Thursday, 20 July 2017

Commodore Amiga 600 and 1200 USB keyboard kit

I have had few requests for USB keyboard kits for Amiga 600s and 1200s, so here they are.
The A600 and A1200 are very different from the Amiga 500. The A500 had a keyboard controller board on the back of the keyboard, and a serial interface to the mainboard. The Amiga 500 USB keyboard controller I built for that was a lot simpler in hardware terms, but a bit more effort to implement the serial protocol in the microcontroller.
The A600 and A1200 have no keyboard controller, and just a simple membrane connection to the mainboard. These have more connections and a smaller pitch than any of my previous USB keyboard controllers, so I have made a custom board.
The A600 cable is 30 way and the A1200 is 31 way, with a slightly different pinout. I found matching 30 way sockets for the A600, but I have not been able to get 31 way sockets, so I have used 32 way sockets for the A1200, just make sure the cable is aligned to the left of the connector.
The board mounts on the back of the keyboard using some self adhesive pillars. The cable on the LED board is not long enough to reach, so I supply a short extension cable.
The power LED is lit whenever the keyboard is plugged in. I have set the floppy and disk activity LEDs to act as scroll lock and num lock. You could drive these from software if you wanted to use them for another purpose.
They keyboard has a built in caps lock LED which shows the current state.
As usual the kit does not include an Amiga or keyboard, you need to provide those yourself, and please try to use a broken one.
The kit does include the USB keyboard controller, the LED cable, mounting pillars and a USB lead, and is available to buy from my Tindie Store.

I also have various single and dual 9 way D to USB joystick adapters that would fit nicely in the A600 or A1200 cases. These allow you to use original 9 way D joysticks (like Zip Stik or Competition Pro etc.) as USB joystick devices, contact me for more info.

Sunday, 16 July 2017

RC2014 Modular Z80 System

I'm sure you've all heard of the RC2014, it's a modular Z80 computer system available from seller 'Semachthemonkey' on Tindie. A great little system that makes it easy to build and expand a Z80 based system. (or even a 6502 system as the base is very adaptable).
I've just bought some new boards to add to my RC2014 system, so I thought it would be a good time to revisit the current system and go through all the boards on there before I add the new ones.


The system is based on a backplane with a common bus, 40 pins wide, carrying most of the Z80 lines. It uses 40 way 0.1" sockets for the modules to plug into. This is the 'back plane - 8' model where slots 1 and 2 and slots 7 and 8 can have their address and databusses isolated from the main slots, 3-6. This will allow some protection on the bus via resistors or to use split address and databusses for some cards to create ZX81 or ZX Spectrum type systems where the busses are isolated to simplify the screen generation process.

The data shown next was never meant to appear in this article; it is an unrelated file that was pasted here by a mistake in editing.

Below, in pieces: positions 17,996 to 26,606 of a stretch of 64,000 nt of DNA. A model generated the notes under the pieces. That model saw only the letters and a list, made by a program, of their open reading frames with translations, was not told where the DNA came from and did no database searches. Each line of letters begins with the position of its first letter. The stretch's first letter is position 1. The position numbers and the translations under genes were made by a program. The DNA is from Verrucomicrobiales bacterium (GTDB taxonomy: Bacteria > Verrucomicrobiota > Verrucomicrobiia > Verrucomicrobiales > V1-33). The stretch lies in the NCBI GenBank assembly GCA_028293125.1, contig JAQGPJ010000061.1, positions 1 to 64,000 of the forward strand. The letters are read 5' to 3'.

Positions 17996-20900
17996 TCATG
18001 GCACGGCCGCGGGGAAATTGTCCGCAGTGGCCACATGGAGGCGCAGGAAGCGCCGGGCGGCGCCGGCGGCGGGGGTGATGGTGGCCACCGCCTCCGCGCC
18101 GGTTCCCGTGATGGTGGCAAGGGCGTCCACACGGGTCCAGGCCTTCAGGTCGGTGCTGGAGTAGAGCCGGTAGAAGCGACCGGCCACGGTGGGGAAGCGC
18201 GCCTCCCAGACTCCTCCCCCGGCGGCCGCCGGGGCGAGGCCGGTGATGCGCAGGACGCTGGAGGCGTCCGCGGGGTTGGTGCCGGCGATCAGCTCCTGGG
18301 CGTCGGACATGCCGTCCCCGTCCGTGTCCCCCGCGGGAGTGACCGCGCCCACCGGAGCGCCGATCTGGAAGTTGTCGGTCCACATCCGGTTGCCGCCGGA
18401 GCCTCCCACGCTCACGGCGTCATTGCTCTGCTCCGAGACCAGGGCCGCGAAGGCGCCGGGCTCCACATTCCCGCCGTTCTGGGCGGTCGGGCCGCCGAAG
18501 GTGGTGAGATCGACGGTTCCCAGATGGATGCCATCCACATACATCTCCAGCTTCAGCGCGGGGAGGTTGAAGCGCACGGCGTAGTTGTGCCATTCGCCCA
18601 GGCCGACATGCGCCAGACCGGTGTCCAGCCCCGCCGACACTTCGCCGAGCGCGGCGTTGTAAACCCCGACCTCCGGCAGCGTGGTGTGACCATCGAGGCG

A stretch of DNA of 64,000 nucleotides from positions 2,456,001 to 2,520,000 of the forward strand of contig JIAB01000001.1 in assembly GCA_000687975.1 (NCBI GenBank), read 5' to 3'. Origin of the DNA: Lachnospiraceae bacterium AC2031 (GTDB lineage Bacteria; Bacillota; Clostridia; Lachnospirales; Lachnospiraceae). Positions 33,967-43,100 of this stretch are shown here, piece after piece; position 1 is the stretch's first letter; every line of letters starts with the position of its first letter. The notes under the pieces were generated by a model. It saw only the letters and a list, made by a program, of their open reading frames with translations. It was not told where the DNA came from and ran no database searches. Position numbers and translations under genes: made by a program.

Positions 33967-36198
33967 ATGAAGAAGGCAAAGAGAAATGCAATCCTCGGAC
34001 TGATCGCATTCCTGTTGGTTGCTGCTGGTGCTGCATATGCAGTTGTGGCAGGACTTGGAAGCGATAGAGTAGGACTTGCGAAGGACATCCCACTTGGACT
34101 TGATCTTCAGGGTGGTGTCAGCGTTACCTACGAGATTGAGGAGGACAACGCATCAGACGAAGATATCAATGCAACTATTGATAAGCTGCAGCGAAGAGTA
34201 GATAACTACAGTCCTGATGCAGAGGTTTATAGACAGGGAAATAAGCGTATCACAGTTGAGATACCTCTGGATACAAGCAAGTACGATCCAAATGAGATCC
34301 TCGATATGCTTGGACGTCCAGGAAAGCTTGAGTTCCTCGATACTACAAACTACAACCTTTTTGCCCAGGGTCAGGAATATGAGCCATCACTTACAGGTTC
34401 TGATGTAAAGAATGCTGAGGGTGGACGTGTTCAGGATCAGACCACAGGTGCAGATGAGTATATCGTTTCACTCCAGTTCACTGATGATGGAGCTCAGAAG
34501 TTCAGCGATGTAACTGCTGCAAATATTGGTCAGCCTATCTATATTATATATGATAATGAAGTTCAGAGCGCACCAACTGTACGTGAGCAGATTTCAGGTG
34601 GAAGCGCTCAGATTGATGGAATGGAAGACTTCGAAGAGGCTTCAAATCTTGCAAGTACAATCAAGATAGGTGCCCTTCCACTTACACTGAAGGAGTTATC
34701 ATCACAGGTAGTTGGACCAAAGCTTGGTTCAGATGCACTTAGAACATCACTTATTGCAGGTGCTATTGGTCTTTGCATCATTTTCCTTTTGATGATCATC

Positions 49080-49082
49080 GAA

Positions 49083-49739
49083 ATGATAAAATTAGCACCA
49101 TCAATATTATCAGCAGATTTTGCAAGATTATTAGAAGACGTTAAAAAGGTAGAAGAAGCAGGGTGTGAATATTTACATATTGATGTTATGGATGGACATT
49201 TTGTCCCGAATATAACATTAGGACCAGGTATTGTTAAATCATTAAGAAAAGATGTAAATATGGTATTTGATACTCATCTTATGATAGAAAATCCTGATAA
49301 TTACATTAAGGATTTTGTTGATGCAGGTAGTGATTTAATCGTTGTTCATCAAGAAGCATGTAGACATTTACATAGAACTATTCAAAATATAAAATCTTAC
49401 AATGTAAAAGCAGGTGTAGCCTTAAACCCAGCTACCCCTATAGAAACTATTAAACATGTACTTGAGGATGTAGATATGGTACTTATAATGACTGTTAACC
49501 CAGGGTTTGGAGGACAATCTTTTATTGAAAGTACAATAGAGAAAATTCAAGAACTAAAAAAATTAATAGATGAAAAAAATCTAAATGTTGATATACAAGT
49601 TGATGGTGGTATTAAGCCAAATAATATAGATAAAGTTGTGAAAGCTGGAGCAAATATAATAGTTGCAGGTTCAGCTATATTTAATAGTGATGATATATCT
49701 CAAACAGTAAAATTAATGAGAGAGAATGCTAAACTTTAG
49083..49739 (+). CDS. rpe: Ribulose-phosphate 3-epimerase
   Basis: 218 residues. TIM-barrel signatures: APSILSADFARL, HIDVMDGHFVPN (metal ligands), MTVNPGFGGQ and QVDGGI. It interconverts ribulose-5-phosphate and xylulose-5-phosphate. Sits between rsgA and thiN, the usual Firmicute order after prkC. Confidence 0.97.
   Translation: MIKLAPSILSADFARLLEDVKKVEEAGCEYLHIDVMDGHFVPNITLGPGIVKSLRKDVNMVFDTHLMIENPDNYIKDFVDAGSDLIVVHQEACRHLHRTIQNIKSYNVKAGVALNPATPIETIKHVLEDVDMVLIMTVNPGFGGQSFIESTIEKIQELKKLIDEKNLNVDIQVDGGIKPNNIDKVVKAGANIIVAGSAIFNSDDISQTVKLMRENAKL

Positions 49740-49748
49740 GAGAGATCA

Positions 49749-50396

Into the backplane plug a selection of modules. Most are less than the full 40 pin width, and all align with the top of the backplane, pin 1, with the exception of the clock / reset module which hovers around the middle. Full details of the backplane and other modules can be found on the website.

Z80 CPU Module

The heart of the system is the Z80 CPU board. This has little else on there, other than a pullup resistor on the INT line. This is an older board, with inputs not passed to the backplane such as NMI, WAIT and BUSRQ tied high, the later versions have an option to tap these off or tie them high. Full details here. Like all of the other modules here, there is no decoupling on the boards, only on the backplane. I'd like to see the traditional 100nF on each chip, I think that has happened on the later modules.

Clock Module

The clock generator comes on a small separate board. This generates a buffered 7.3728MHz clock. I would have thought it logical to place this on the Z80 board, but I guess there are reasons to separate them. There is also a position for a reset switch, but I deviated from the normal build here and added instead an RC circuit to give a power on reset. There is a reset button on the backplane anyway. Here I found a 74LS04 wasn't up to the job, but a 74HCT04 was fine. Full details here.

8K ROM Module

The Z80 needs some code to run, so it gets that from the 8K ROM module. This has a 27C512 EPROM split into 8 banks of 8K, selected by jumpers. Full details here. As supplied, it came with a version of BASIC adapted from the NASCOM computer by Grant Searle - more details on his site. This is fixed 8K ROM decoded to the address range 0x0000 - 1FFF. There is a later module which allows bank paging, which is one of the new ones I have ready to install.

32K RAM Module

BASIC needs some RAM to run in, so here is 32K of RAM, mapped as 0x8000-FFFF. Again, this is a fixed mapping and a newer board has up to 64K and paging capabilities. Full details of the 32K RAM board here. If I remember correctly, this is another one of the boards where I started with a 74LS32 and changed to a 74HCT32 as I found some RAM chips (the Alliance AS6C62256 shown) didn't work with the LS chip, but other 62256 chips were fine.

Serial IO Module